WarCraft is finally here. Well, it’s finally here if you live in a few places overseas. Those of us in the states still have to wait a little longer; the movie will premier on the 6th in LA, and then be released on June 10th.
So how is it? According to critics, not great. The few who have rated the movie thus far haven’t had overwhelmingly positive things to say about the fantasy epic. The movie has a 36 on Metacritic, out of only 12 reviews, so expect that number to move around some in the coming days, either up or down, and 24% of the 25 reviews on Rotten Tomatoes recommend the movie. I don’t suspect the numbers will change drastically once the hordes of reviews start rolling in, and if anything the numbers will drop even further.
Almost everyone agrees that Duncan Jones has a lot of passion for WarCraft, but that much is obvious from watching any of the interviews he’s given over the last 2 years. The man loves his orcs, but evidently he’s struggled to hold the ship together. The movie doesn’t seem to be a complete mess, but a few are finding it quite muddled.
All is not doom and gloom, though. The movie’s already opened really well in other fronts. It’s had the biggest opening in Germany, and second biggest in Russia, beaten out by the recent Deadpool for the top spot. Based on pre-sales alone, WarCraft is one of China’s most anticipated movies of all time.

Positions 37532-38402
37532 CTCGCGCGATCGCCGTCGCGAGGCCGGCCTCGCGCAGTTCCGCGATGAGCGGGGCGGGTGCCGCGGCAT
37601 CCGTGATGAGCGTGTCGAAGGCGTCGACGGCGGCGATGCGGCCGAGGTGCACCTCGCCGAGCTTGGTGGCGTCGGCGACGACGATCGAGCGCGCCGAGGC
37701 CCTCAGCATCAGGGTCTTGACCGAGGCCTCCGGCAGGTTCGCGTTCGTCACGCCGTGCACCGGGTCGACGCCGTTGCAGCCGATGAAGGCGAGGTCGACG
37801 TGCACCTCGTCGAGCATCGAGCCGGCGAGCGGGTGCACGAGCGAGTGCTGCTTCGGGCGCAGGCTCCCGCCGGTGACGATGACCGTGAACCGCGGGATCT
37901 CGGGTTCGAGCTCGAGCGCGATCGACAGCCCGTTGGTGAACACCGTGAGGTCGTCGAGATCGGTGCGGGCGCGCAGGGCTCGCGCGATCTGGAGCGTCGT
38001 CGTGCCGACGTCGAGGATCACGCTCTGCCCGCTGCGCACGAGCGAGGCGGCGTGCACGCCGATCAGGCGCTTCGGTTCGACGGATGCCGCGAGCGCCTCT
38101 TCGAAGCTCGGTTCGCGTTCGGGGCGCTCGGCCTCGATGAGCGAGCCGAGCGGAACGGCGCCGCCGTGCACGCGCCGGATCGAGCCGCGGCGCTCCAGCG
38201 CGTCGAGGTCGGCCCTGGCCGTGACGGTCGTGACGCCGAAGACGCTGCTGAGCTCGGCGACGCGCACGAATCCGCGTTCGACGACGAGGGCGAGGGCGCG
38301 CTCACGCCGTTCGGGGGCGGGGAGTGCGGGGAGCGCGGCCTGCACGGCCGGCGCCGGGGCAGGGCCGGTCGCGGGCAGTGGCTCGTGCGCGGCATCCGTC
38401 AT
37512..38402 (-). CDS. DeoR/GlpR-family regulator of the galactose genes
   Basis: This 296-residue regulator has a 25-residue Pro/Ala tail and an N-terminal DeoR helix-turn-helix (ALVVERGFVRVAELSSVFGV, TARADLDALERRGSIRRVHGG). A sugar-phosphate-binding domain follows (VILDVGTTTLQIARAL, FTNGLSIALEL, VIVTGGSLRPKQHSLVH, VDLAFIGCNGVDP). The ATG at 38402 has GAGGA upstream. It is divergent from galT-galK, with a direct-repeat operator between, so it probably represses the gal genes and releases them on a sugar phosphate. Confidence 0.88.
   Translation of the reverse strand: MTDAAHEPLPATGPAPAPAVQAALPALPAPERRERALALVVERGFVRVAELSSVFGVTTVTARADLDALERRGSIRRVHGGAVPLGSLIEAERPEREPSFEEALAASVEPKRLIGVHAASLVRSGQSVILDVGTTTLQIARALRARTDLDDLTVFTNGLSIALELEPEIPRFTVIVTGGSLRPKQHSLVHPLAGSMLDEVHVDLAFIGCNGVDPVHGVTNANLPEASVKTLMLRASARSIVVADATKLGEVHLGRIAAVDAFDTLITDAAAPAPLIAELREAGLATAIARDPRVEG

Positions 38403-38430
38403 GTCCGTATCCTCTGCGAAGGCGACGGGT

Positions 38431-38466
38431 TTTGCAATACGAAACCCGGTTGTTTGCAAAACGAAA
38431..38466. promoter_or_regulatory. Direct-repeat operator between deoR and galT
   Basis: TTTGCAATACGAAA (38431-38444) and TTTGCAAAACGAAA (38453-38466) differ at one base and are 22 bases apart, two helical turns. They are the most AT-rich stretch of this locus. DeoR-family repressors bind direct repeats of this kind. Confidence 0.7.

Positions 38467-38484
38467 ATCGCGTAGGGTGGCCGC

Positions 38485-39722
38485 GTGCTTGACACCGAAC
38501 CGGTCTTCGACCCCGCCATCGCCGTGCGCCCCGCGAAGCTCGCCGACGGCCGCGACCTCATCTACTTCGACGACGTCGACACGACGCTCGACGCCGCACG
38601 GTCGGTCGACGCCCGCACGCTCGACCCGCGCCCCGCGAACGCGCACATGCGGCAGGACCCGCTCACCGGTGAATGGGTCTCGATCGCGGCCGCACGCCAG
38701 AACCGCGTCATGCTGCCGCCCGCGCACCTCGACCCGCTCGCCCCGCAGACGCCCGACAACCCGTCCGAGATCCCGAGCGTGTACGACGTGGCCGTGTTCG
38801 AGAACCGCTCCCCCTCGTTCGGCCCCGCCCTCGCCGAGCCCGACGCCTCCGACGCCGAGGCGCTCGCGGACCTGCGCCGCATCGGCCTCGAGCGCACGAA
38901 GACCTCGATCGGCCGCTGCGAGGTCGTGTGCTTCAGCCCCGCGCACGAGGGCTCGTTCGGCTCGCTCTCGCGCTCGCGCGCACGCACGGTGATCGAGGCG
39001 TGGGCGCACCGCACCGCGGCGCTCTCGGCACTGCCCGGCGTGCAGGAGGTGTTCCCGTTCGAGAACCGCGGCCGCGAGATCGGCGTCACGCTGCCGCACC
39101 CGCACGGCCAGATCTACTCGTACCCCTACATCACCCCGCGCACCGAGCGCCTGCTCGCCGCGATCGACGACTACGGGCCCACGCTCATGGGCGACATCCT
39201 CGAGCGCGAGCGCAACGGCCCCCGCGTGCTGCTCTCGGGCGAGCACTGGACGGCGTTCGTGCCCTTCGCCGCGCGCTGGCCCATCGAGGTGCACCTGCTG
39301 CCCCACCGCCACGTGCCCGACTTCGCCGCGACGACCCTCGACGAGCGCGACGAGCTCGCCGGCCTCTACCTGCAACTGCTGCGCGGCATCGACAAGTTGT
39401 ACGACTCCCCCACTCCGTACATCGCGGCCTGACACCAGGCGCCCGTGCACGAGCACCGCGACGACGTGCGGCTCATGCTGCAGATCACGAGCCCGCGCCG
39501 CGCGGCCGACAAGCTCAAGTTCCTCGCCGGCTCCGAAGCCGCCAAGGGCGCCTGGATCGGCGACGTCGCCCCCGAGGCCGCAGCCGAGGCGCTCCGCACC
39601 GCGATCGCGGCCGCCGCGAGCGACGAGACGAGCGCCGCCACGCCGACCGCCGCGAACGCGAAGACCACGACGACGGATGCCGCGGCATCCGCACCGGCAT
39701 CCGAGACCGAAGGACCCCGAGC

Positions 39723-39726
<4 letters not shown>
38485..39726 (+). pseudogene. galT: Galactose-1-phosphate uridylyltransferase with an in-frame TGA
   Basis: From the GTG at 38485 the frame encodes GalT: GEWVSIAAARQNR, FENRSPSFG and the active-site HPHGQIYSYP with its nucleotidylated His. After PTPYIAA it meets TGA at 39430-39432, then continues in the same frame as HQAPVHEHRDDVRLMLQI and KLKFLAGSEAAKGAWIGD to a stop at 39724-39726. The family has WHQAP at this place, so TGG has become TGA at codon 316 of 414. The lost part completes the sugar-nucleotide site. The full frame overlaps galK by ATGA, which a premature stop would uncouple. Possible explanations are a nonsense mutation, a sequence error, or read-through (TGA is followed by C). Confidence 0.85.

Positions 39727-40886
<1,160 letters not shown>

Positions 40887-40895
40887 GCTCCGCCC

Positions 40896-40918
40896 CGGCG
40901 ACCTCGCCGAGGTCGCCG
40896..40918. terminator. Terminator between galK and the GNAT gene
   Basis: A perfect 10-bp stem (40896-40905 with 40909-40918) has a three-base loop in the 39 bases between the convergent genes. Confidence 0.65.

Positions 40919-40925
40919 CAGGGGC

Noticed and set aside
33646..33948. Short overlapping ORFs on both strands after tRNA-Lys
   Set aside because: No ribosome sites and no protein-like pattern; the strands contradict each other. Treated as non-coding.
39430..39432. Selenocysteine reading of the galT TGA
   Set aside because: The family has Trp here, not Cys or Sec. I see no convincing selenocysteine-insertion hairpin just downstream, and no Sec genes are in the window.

It seems as though that even if WarCraft isn’t this decade’s Lord of the Rings, plenty of fans are still gung ho to check it out, and I suspect that WarCraft will do enough justice to the source material to appease those fans, and if early box office performance is any indication, the movie might do really well, at least globally. Domestically is another story, and one that will remain unwritten for a little while longer.
I never thought WarCraft would get critically applauded. It’s too bright and colorful, and wears its high fantasy setting on its sleeve, unlike both Lord of the Rings and Game of Thrones, two of the world’s most successful fantasy settings. I still think there’s a good chance that word of mouth on WarCraft will help keep the movie afloat at the box office. It does seem like the few fans out there who’ve seen it are being much more accepting of the film.
It doesn’t hurt that WarCraft has some of the best CGI I’ve seen in a modern movie.